by Terence Blake
Anyone who wonders about the right way to read Deleuze, about whether we should search for system and clarity in his works, should investigate the relation between his seminars and his written works.
Unfortunately we do not have transcriptions for most of his seminars of the 70s, save for a few exceptions. Basically we are limited to the last eight years of his teaching. This is a limited sample, but it is enough to get an idea of Deleuze’s conceptual style.
I was lucky enough to attend Deleuze’s seminars from 1980 to 1986, centered on minority struggle and war machines (treated in A THOUSAND PLATEAUS), cinema, and Foucault. I found the lectures clear, in that each subject was well-explained and that Deleuze replied patiently and pedagogically to most questions, and also obscure, in that the place of each concept or series of concepts in the overall system was not always evident.
The seminars had the temporality of a voyage of discovery. I remember Deleuze keeping a certain suspense. For example in the cinema classes, during the long discussion of the movement image referring tantalisingly to the possibility of a ifferent sort of image. Or in some of the Foucault seminars, ending the class by asking is this all there is, or is there something more?, before going on the next week to discuss how a new phase in the work and a new level of explanation was motivated by what went before.
The seminars gave you the experience of constantly discovering new ground, but with no overall map. So despite attending them assiduously I was also eager for the books to come out so I could gain even more clarity from the systematic overview they provided. The books are more difficult in the details, being conceptually dense and linguistically highly compressed, but more perspicuous in the framework provided.
My conclusion is the rather banal one that in Deleuze’s opus there is a trade-off between the (pedagogical) phenomenological clarity of the seminars and the systematic clarity of the books. This is a typological division, and one should not overemphasise the sites of its instantiations. It is easy to see the same sort of differences inside a single book, and the variable alternation between phenomenological and systematic exposition imparts its particular conceptual rhythm to each of Deleuze’s books.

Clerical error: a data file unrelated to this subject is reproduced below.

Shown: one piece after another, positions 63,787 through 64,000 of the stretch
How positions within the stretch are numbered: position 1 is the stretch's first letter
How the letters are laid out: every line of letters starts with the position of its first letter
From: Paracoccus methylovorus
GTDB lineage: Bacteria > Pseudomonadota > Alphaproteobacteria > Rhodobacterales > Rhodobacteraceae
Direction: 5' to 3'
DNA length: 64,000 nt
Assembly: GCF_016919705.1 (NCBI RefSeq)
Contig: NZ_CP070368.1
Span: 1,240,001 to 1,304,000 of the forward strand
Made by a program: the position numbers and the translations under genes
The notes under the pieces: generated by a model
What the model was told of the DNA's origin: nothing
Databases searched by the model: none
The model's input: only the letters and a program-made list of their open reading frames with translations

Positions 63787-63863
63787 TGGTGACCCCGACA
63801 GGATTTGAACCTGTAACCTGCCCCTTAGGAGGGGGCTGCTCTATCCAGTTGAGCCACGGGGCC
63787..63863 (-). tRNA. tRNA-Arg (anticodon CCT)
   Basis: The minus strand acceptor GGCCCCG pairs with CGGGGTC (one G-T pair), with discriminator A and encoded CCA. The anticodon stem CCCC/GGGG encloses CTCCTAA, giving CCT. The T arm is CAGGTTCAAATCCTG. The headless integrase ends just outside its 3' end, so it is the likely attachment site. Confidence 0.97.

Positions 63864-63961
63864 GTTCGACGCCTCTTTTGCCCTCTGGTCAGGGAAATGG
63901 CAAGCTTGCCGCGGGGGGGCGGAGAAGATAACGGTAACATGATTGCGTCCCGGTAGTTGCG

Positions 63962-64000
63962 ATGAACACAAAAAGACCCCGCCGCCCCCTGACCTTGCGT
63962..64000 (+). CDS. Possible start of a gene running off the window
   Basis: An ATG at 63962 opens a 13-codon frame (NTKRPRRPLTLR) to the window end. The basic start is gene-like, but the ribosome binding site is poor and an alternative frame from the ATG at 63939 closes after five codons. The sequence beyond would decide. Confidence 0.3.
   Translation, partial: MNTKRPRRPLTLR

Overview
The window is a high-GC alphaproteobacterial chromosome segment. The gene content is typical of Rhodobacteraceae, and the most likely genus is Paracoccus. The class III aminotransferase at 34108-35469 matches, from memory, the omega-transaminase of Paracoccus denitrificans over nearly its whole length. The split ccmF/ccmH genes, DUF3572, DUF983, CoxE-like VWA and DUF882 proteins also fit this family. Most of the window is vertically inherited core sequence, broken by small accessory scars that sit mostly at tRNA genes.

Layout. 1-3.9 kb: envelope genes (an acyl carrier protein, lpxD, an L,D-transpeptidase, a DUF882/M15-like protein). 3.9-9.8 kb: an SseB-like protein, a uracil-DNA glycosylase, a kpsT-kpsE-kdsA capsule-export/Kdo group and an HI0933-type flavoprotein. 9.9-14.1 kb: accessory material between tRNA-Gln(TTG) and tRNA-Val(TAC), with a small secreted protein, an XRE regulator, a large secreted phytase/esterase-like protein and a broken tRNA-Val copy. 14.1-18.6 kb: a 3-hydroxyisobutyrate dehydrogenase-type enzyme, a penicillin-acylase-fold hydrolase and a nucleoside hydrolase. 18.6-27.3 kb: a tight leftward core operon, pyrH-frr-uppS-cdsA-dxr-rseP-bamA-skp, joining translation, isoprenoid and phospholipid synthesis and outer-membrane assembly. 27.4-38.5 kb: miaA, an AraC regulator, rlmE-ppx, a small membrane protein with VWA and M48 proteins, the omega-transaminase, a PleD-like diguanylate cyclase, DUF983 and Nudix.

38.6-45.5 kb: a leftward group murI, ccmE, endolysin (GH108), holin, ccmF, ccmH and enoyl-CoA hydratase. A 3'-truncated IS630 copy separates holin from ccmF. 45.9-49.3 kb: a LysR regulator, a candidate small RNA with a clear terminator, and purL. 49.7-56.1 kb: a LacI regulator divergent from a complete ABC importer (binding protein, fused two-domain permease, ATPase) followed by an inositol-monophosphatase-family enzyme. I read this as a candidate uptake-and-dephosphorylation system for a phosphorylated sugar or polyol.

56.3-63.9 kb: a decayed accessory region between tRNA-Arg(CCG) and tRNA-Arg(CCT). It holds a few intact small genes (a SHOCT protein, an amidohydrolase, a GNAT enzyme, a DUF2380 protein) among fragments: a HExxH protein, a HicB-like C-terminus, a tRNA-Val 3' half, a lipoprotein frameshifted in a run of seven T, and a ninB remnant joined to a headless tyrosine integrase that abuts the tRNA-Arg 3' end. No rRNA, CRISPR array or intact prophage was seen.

Guillaume Collett suggests that this distinction of clarity and systematicity corresponds to Lacan’s distinction of speech and language. This is a valid connection on condition that we recall that in Deleuze’s terms there is sense, which resides in the pulsation between systematicity and phenomenology. The phenomenological “real-time discovery” (Adrian Martin’s expression) in the seminars is heuristic and diachronic, whereas the books are systematic and synchronic. Sense is in the movement of searching the system in heuristic process and in re-diachronising the system. This is how I understand Deleuze’s affirmation: “I believe in philosophy as system…For me the system must not only be in perpetual heterogeneity, it must be a heterogenesis, which, it seems to me, has never been attempted”.
In explaining a book, or a system, you re-diachronise it. The heterogenesis comes in for example with a term like “body without organs”, which changes in meaning from LOGIC OF SENSE to ANTI-OEDIPUS. Deleuze’s “system” is explicitly based on this process and its comprehension is based on us applying a similar process.
Note: I am indebted to a discussion with Guillaume Collett and Adrian Martin for helping me clarify my ideas here.
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